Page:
Defence concludes case in SRC trial

This article first appeared in The Edge Financial Daily, on March 12, 2020.

The last two defence witnesses — Kamaruddin (left) and Regjit. (Photo by Shahrin Yahya)

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KUALA LUMPUR: The defence stage of former premier Datuk Seri Najib Razak’s SRC International Sdn Bhd trial ended yesterday after 33 days of hearing during which 19 witnesses testified.

The High Court then proceeded to fix the dates for submissions from both sides, the conclusion of which will lead to the verdict.

Najib’s lead defence counsel Tan Sri Muhammad Shafee Abdullah requested for two months for the defence to prepare its written submission, saying his team will also be occupied with the 1Malaysia Development Bhd (1MDB) hearing that is still in the prosecution stage.

Courts usually give one month for the two parties to prepare their written submissions after the defence case is closed.

Justice Mohd Nazlan Mohd Ghazali eventually settled for a six-week period and fixed April 21 as the deadline for both sides to submit written submissions, with the replies to the written submissions to be submitted by May 5.

Meanwhile three days — May 12, 13 and 18 — were set aside for oral submissions.

Earlier yesterday, ad hoc Public Prosecutor Datuk V Sithambaram wrapped up his cross-examination of former Malaysian Anti-Corruption Commission (MACC) chief Tan Sri Dzulkifli Ahmad over his testimony regarding the Attorney-General’s Chambers’ decision to clear Najib of wrongdoing in 2016 with regard to RM42 million of SRC funds deposited into the former prime minister’s private bank accounts.

Subsequently, Muhammad Shafee called in the last two defence witnesses — Kamaruddin M Ripin, who is the MACC deputy director of strategic communications and international relations, and Regjit Singh, the MACC officer who recorded statements from SRC chief executive officer Nik Faisal Ariff Kamil in October 2015.

Kamaruddin was in charge of the two MACC press releases in January 2016, which updated the public on the investigations into 1MDB and SRC at the time. The two press releases were tendered as evidence.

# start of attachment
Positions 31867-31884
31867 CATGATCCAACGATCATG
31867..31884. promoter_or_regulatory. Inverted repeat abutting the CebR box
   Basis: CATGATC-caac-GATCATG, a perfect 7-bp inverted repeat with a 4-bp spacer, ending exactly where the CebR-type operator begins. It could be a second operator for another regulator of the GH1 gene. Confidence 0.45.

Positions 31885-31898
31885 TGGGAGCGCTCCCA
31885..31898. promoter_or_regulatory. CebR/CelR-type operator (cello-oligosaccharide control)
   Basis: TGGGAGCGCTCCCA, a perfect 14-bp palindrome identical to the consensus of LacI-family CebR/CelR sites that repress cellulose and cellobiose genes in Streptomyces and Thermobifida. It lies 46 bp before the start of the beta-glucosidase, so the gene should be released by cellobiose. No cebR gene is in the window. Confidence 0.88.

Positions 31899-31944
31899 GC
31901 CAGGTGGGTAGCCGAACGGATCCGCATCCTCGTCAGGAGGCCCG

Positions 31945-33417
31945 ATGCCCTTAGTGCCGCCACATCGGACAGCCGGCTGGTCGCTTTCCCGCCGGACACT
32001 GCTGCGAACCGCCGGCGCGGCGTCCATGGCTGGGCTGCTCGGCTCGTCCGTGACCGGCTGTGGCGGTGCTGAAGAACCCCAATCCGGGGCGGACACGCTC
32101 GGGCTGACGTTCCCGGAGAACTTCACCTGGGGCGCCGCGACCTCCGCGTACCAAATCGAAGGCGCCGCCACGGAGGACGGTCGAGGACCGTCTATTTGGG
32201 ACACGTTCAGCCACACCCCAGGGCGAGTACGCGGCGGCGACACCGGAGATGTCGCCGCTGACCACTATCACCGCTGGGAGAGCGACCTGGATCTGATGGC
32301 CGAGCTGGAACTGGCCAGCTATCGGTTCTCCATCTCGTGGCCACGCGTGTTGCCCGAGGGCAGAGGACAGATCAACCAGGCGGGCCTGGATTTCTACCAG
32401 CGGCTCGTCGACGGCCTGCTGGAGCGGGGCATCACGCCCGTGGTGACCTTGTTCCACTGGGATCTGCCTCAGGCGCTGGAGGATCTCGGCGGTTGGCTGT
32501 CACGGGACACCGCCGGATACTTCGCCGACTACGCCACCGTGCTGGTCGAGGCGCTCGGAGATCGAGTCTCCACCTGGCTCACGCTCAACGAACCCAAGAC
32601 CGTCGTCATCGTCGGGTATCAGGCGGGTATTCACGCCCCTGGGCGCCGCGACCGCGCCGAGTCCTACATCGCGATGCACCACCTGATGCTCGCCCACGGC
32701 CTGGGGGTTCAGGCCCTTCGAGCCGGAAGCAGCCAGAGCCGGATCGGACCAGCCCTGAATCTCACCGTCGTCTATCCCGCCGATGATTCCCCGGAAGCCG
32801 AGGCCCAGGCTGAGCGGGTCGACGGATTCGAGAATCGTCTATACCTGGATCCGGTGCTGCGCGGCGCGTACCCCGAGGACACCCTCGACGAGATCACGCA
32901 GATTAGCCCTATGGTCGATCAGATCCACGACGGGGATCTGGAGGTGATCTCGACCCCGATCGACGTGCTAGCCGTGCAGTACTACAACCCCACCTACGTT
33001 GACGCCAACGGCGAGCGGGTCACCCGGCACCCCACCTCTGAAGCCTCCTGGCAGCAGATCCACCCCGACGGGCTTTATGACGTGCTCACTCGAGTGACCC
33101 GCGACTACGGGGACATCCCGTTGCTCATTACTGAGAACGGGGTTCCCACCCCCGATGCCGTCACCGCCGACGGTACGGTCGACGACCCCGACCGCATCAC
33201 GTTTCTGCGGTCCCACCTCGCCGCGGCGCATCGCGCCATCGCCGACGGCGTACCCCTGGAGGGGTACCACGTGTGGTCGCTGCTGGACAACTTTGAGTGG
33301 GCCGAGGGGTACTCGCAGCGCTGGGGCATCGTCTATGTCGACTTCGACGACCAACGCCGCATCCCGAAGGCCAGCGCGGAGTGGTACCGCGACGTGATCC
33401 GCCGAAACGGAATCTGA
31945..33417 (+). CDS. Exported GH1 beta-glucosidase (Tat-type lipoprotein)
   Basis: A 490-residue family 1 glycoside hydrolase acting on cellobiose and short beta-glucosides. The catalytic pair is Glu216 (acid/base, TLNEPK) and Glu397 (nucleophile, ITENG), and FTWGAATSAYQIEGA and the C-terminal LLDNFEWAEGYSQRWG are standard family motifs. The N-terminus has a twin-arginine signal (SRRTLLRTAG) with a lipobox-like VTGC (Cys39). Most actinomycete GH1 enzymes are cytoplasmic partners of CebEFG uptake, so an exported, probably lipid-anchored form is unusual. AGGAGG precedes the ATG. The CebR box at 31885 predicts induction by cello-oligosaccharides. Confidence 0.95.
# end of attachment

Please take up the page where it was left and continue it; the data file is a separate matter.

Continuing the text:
Regjit, meanwhile, had testified that the statement was recorded from Nik Faisal at a hotel in Jakarta, on two separate occasions in October 2015. This was done as part of the agency’s investigations into 1MDB and SRC in that year.


Najib read out 300-page statement

The defence case started on Dec 3 last year when Najib was put on the witness stand, from where he read out an almost 300-page witness statement detailing his defence against charges levelled against him.

This came after the court ruled on Nov 11 that the prosecution had established a prima facie case, and ordered Najib to enter his defence on all seven charges.

In his opening statement for the defence, Muhammad Shafee said the core of the defence’s case will be that Najib had no knowledge and no involvement in matters which resulted in the transfer of the RM42 million from SRC into his accounts.

After reading his witness statement, Najib was then grilled by former Attorney-General Tan Sri Tommy Thomas over his role in ensuring that SRC had obtained RM4 billion in loans from Retirement Fund Incorporated (KWAP).

However, Najib claimed that he did not know whether his government’s move to approve the two government guarantees for the RM4 billion loan given by KWAP in 2011 and 2012 was tabled in Parliament.

In fact, he claimed that he had no knowledge of SRC’s plan to apply for a RM3.95 billion loan from KWAP prior to receiving a letter from the company, even though he was SRC’s adviser emeritus at the time.

But most strikingly, Najib testified that although there were no solid developments following SRC’s first loan from KWAP amounting to RM2 billion, he had agreed to a government guarantee for a second RM2 billion loan to the company.

Najib said the second government guarantee was approved by the Cabinet and endorsed by him because he had an indication that SRC was making inroads into multiple renewable energy investments.

On top of all this, the former premier also said he would not be so stupid to put SRC money into his accounts.

Another major point in the trial is Najib’s bid to hire a handwriting expert to verify his signatures on certain documents which he claims were forgeries.

Muhammad Shafee had made an application to allow a Dr Steven Strach from Australia to verify 13 contemporaneous documents containing Najib’s signatures and to be called as an expert witness.

Najib, during the course of the trial, had maintained that he could not be sure if the signatures on the documents were his or were forgeries.

Interestingly, the defence eventually decided not to call Strach to testify as an expert witness. Muhammad Shafee did not specify the reason for not using Strach’s analysis and for putting him on the stand during proceedings but a letter sighted by The Edge Financial Daily from Messrs Shafee & Co to Justice Mohd Nazlan’s chambers indicated that there was an issue with the expert’s appointment.

“As we have previously informed the court on 17/2/2020, an impasse has arisen relating to the terms of [Dr Strach’s] appointment and as a result we are unable to proceed further with his appointment,” read the letter.

Strach had been allowed by the court to examine the documents on Feb 11 and 12. Among the documents in question are the company minutes of 1MDB — the then parent company of SRC — and a letter dated Dec 24, 2014, relating to transfer instructions by SRC.

The former premier faces three counts of criminal breach of trust, one count of abusing his power as prime minister, and three counts of money laundering, over SRC funds amounting to RM42 million.

If found guilty, he is liable to a 20-year jail term, and a fine of RM5 million or five times the amount of money laundered, whichever is higher.